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Colossians 1:1 by Robert Dean
Series:Colossians (2011)
Duration:57 mins 13 secs

Paul, Apostle of Grace. Colossians 1:1


Today there is little left of Colosse and though they once had glorious days they are gone. That should be a reminder to us that no matter what we invest ourselves into in terms of the temporal world—in terms of our businesses, our education, our finances—sooner or later it all goes back to dust and ashes. The only thing that counts is that which had eternal value, the production in our own spiritual life. That is a major emphasis in the epistle to the Colossians. Paul emphasizes fruitfulness in the opening prayer, vv. 3-8, 10. So fruitfulness, which is simply production in the spiritual life, is a major theme in the epistle. It is a great epistle for studying the spiritual life. But, like everything else that we study from Paul, the implications flow out of an understanding of who God is and what His plan is—specifically in this epistle, who Jesus Christ is. If we don't understand who Jesus Christ is and what He did then we can't really have a spiritual life that is grounded solidly on the teaching of God's Word.

The foundation for all sound doctrine is rally understanding grace. Understanding grace means we have an understanding of God's character because grace unmerited or undeserved favour from God and it is based on who God is, on His character, and what Jesus Christ did on the cross. We have to understand God's righteousness, His justice, His love, and we have to understand what Jesus Christ did on the cross in terms of paying the sin penalty for every single human being; that this was done not on the basis of what we do, any works that we do, but according to Titus 3:5, it is not on the basis of works of righteousness which we have done but according to His mercy He saved us, by the washing of regeneration and renewal by the Holy Spirit. So on the writing of Scripture Paul is uniquely the apostle of grace. It's not that the other apostles didn't emphasize grace but Paul more than any other explained grace to us so that we might have a better understanding of it.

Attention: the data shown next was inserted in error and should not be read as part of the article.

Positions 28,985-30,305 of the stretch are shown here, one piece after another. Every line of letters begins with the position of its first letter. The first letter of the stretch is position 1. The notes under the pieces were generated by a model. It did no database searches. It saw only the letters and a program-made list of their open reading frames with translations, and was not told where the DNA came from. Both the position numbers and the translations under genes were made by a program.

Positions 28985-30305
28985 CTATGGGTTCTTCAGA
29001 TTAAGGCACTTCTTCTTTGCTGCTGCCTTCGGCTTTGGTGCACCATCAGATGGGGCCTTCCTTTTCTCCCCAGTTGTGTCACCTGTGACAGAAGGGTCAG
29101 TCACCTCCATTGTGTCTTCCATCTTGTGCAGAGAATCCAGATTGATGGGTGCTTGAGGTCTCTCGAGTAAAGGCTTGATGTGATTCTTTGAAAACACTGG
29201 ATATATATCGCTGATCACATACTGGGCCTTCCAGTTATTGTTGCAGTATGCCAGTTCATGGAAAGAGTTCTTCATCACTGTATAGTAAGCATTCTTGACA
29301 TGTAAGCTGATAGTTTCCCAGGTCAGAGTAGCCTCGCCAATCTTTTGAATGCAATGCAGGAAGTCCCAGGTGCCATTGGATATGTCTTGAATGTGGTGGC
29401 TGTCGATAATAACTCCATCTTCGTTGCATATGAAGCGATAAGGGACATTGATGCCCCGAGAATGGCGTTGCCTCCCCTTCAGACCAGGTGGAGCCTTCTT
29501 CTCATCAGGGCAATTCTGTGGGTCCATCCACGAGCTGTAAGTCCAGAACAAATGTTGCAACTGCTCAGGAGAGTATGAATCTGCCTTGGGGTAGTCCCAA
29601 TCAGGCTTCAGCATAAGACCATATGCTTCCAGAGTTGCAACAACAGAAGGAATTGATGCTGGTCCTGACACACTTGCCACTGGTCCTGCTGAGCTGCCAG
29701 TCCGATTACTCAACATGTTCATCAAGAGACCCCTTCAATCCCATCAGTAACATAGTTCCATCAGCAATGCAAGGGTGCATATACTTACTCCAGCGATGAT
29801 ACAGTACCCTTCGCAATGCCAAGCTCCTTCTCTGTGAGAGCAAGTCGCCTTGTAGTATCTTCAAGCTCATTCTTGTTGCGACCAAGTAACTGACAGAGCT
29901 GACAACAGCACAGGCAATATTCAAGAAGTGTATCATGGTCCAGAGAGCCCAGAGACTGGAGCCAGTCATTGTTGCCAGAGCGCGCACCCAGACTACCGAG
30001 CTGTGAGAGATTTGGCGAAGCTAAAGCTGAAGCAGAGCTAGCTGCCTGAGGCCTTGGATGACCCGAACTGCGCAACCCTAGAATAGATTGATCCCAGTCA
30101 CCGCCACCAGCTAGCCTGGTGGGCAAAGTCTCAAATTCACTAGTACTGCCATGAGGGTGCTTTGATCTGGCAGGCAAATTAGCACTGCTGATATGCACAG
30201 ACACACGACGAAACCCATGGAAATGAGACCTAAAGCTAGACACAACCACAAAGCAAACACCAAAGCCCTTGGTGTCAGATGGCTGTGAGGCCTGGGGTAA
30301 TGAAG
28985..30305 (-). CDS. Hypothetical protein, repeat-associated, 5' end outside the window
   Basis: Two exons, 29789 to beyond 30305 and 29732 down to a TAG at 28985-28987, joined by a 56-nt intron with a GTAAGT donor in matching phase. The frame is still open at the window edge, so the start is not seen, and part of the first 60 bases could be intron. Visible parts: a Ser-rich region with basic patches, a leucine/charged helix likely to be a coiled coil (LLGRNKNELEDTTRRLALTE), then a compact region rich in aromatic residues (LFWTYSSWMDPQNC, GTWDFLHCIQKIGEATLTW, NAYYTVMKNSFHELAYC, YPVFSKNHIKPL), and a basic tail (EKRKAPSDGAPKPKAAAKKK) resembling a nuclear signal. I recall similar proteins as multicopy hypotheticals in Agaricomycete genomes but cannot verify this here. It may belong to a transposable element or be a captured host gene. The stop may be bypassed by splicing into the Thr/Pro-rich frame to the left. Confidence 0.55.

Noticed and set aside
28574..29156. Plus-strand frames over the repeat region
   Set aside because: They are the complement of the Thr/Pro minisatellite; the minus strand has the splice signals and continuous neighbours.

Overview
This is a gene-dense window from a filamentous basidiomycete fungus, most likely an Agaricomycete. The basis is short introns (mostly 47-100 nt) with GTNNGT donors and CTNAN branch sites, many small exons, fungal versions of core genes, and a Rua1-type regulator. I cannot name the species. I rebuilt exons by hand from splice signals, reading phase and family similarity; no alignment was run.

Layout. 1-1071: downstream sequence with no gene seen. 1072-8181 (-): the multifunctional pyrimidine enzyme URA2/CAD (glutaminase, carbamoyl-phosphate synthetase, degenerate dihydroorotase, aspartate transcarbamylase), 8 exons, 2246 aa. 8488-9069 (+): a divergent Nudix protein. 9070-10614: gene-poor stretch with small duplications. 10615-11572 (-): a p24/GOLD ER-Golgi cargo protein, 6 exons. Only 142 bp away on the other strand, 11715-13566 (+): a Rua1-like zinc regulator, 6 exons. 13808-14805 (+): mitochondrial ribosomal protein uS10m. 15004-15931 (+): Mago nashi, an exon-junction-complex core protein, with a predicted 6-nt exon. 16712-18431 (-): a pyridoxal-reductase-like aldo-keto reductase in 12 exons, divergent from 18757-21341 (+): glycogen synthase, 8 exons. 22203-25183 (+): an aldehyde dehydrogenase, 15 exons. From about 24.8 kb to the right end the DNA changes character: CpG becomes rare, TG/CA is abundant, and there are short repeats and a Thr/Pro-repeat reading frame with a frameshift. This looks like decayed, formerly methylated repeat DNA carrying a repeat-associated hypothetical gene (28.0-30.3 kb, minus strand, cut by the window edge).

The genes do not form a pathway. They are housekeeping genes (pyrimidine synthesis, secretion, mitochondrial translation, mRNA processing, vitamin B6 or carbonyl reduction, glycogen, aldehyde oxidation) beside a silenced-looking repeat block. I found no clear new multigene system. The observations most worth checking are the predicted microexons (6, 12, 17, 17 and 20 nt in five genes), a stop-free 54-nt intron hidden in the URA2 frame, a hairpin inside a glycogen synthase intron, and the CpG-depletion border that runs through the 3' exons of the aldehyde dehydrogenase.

As we hone in on the epistle to the Colossians we need to remember that it is in the first two chapters that Paul focuses on the fact that the worship of the true Christ means that He is supreme, sovereign and sufficient. "Supreme" means that just like God the Father He is sovereign, He is ruler over all. We see that in Colossians 1:16, 17 specifically in terms of the fact that is it by Him, the Lord Jesus Christ, all things were created and it is by Him that all things hang together. He is the one who holds the universe together and so the survival of the human race, the survival of planet earth, is not dependent upon human effort but is dependent solely upon the Lord Jesus Christ. As the one who is omnipotent He is the one who has that ability to preserve and maintain the creation.

Colossians 1:1 NASB "Paul, an apostle of Jesus Christ by the will of God, and Timothy our brother, [2] To the saints and faithful brethren in Christ {who are} at Colossae: Grace to you and peace from God our Father."